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Racial Disparities Persist in Heart Disease Deaths, Outcomes

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Racial disparities persist in heart disease deaths, outcomes

– Heart failure and hypertensive heart disease deaths are increasing among black men and women despite advances in heart disease management, highlighting persistent racial disparities that should be addressed, according to a study published in the British Medical Journal (BMJ).

The age adjusted mortality rate for heart diseases in the US declined by more than 50 percent in the second half of the 20th century, researchers noted. This reduction was partly due to rapid declines in mortality from ischemic heart disease, resulting from prevention efforts and evidence-based treatments.

Although mortality rates continued to decline after 2000, mortality for heart disease plateaued in 2011. Some indicators also suggest a reversal in the trend, with increasing rates of death from heart disease in certain population subgroups or in particular regions of the US.

The team examined standard data collected from death certificates across the country to identify trends across time in deaths from leading causes of heart disease deaths: ischemic heart disease, heart failure, heart disease related to high blood pressure, valvular heart disease, arrythmias, and other heart diseases.

Researchers analyzed these trends among black and white men and women across age groups and in urban and rural areas.

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The group found that between 2011 and 2018, the death rate due to heart disease declined by 0.7 percent per year. Over this same time period, the death rate due to ischemic heart disease declined by 2.6 percent per year. However, these gains were offset by significant increases in deaths due to heart failure (3.5 percent per year) and hypertensive heart disease (4.8 percent per year).

In total, deaths from heart disease in 2018 accounted for 3.8 million potential years of life lost, with 30 percent greater years of life lost for black men than white men, and 60 percent greater years of life lost for black women compared to white women.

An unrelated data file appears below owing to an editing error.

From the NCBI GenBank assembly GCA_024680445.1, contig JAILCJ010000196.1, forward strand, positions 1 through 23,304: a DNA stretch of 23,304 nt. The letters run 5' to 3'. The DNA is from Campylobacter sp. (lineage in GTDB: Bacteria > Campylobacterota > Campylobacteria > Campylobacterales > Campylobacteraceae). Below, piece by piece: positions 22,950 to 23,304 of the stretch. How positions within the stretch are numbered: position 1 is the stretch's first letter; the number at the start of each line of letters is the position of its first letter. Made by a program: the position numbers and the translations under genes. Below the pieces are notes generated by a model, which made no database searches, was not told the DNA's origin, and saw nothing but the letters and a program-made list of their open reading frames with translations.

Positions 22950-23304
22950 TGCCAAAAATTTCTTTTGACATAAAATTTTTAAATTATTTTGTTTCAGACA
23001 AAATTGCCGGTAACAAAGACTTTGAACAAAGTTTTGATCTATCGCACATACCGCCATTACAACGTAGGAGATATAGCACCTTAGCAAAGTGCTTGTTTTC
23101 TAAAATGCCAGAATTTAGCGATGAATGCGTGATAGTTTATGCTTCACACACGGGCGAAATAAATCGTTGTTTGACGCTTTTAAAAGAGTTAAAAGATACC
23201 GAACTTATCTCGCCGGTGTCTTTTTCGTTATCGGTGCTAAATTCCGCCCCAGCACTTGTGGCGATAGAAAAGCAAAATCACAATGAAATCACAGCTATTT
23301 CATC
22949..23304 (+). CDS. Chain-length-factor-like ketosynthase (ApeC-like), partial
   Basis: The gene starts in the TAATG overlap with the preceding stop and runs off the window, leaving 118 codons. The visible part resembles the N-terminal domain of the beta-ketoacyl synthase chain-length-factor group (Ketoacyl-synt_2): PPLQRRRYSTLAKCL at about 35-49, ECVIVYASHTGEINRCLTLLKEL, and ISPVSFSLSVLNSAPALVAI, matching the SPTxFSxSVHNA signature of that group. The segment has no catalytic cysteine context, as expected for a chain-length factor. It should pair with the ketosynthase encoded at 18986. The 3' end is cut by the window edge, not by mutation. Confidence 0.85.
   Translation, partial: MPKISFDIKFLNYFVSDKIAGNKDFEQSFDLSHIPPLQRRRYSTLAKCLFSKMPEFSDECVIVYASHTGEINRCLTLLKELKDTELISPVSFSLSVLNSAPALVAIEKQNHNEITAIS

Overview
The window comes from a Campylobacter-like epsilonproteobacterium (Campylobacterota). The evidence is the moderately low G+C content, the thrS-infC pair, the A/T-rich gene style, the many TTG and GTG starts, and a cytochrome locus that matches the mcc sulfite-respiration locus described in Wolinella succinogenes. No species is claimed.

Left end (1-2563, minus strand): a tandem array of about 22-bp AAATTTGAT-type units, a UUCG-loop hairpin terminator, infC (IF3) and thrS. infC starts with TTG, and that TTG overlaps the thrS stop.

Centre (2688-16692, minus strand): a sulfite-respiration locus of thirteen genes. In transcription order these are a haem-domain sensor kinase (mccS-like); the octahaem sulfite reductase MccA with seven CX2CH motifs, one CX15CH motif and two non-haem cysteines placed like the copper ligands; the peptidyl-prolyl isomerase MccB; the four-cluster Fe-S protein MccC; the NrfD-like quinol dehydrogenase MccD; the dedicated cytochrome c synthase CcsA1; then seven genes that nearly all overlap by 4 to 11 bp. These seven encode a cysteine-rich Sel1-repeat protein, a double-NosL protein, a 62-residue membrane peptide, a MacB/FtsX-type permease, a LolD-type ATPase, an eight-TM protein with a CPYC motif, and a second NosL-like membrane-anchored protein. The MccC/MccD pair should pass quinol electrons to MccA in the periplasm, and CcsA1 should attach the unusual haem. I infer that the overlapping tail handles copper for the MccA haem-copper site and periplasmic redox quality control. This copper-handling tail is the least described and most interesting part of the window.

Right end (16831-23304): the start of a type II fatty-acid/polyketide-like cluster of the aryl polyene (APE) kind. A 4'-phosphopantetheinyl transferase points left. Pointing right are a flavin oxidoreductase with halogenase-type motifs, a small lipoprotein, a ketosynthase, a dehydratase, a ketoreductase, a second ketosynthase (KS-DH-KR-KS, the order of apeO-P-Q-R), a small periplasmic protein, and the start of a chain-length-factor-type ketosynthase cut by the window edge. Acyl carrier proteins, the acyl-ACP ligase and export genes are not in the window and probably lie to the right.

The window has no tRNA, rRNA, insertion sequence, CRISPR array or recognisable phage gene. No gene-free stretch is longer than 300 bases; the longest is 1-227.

The results reveal that although healthcare has made strides in heart disease care and management, significant racial disparities exist.

“These findings are alarming,” said senior study author Dr. Sadiya Khan, assistant professor of preventive medicine at Northwestern University Feinberg School of Medicine and a Northwestern Medicine physician.

“Despite medical and surgical advances in heart disease management and public policy initiatives around blood pressure awareness, we are losing ground in the battle against heart failure and hypertension. And the disparities in heart disease are clear.”

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While the disparities observed in heart failure and hypertensive heart diseases are likely due to higher rates of high blood pressure, obesity, and diabetes in black populations, healthcare leaders must examine the underlying reasons for these conditions.

“We have to recognize and address that the root causes of these disparities arise from differences in social determinants of health, such as socioeconomic status and access to care, and structural and systemic racism in our country,” Khan said.

“These findings should be a wake-up call that without equitable access to care and community-engaged implementation of evidence-based therapies for the people who need them, we will not be able to reverse these unfavorable trends.”

Previous studies have uncovered racial disparities in heart failure treatment and diagnosis. A 2019 study published in JAMA showed that a genetic variant found in people of African American or Latino ancestry was significantly associated with heart failure, suggesting under-recognition and under-diagnosis of this condition.

“It is imperative to identify patients at risk for the disease and intervene before noticeable symptoms of the disease appear,” said study author Ron Do, PhD, Assistant Professor of Genetics and Genomics Sciences, and co-Director of the BioMe Phenomics Center in The Charles Bronfman Institute for Personalized Medicine at the Icahn School of Medicine at Mount Sinai.

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“Previous studies have proposed utilizing routine genetic testing for individuals with African ancestry; however, this is not current practice and the scope of the under-diagnosis is not clear.”

Northwestern University researchers who conducted the BMJ study noted that understanding which types of heart disease are increasing and in which groups can help inform targeted, equitable prevention efforts, especially for heart failure and hypertension.

“These findings emphasize the urgency with which we need to change how we are approaching cardiovascular health, which continues to be reactive and shift towards a proactive/preventive approach,” Khan said.

“We need to set up the systems and resources to help our patients preserve and protect their heart health. We needed this before the COVID-19 pandemic and the need is even more urgent with disparities in the context of the current pandemic. People with high blood pressure or obesity have more severe outcomes related to COVID-19. This might portend even greater increases in heart disease deaths in the long-term among people who recover from it.”

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